– Joshua
    Jan 1 at 16:17
  • $\begingroup$ @Joshua True, but that would likely be only a tiny fraction of anything, even if most of the remains aren't swept up by the shock from the ejecta - the cross-section of a neutron star is roughly $10^{-16}$ of the surface area of the sphere, so I think it's fairly negligible, even assuming that that's a slight underestimate by a factor of a couple because of gravitational focusing. $\endgroup$
    – HDE 226868
    Jan 1 at 16:20

It's completely unclear. Building a Dyson sphere takes technology beyond what is currently know, so we know nothing of the behavior of such technology. A super-nova would dump out massive amounts of energy beyond what the normal star would produce, but without specifying the technology and how it was used, you can't tell what it would do under excessive loads. For example, windmills are designed to run under certain wind conditions, but usually designed to disengage and furl their props under excessive wind conditions. What if a Dyson sphere were made using force-field technology? Overpressure might just "blow-through" the field w/out being captured, but do no damage as long as the field generators were intact. And then it would depend on how heavily the field generators were shielded.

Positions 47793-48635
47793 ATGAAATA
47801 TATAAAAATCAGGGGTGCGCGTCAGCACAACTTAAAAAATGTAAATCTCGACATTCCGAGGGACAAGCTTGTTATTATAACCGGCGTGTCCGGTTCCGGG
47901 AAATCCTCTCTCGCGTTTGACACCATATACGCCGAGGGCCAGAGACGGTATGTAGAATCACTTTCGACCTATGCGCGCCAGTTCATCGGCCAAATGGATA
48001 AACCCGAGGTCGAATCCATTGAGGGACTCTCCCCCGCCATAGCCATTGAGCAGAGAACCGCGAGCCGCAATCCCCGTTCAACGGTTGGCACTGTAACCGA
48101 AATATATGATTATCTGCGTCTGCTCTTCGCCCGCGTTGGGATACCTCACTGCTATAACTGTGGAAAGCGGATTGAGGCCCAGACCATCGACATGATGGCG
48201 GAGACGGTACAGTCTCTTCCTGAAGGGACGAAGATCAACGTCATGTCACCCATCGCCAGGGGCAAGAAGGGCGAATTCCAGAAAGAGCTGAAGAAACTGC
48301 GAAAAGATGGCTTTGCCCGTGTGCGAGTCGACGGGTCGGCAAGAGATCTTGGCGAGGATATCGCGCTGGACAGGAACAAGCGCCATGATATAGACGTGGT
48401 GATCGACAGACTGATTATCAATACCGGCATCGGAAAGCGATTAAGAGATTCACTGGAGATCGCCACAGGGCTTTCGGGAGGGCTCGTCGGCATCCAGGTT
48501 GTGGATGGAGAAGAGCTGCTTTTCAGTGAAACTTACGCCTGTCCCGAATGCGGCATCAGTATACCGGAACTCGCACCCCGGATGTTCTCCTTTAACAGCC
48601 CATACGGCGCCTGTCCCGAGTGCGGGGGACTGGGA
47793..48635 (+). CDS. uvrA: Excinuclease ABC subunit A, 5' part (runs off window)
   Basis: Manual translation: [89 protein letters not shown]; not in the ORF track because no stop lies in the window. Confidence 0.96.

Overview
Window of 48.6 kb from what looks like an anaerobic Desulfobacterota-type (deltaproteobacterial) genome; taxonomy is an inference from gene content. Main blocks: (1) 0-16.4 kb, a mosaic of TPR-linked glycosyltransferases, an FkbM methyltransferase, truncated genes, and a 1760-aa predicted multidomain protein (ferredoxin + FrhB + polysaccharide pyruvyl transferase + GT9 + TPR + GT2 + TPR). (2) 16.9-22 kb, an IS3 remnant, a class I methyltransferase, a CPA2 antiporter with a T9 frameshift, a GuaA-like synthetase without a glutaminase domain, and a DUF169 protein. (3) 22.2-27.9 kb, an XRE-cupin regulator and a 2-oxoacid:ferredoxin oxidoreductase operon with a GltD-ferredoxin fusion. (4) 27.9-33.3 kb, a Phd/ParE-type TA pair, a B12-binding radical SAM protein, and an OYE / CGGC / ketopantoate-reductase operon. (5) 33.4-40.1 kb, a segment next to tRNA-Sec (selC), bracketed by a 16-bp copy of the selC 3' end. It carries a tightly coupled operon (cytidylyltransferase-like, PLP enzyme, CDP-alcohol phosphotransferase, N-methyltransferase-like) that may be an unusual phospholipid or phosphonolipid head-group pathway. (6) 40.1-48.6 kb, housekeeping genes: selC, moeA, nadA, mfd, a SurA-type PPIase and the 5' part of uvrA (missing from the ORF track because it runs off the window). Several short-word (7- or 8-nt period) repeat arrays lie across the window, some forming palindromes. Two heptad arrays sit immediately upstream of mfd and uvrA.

If you're writing fiction, you can pick it either way: it survives or it doesn't. Then just make up some techno-babble reason for that to be true.

If you want to know for real? We don't know, because we don't know how to build a Dyson sphere, so can't tell what it will do under excessive load.


Your Answer

By clicking “Post Your Answer”, you agree to our terms of service, privacy policy and cookie policy

Not the answer you're looking for? Browse other questions tagged or ask your own question.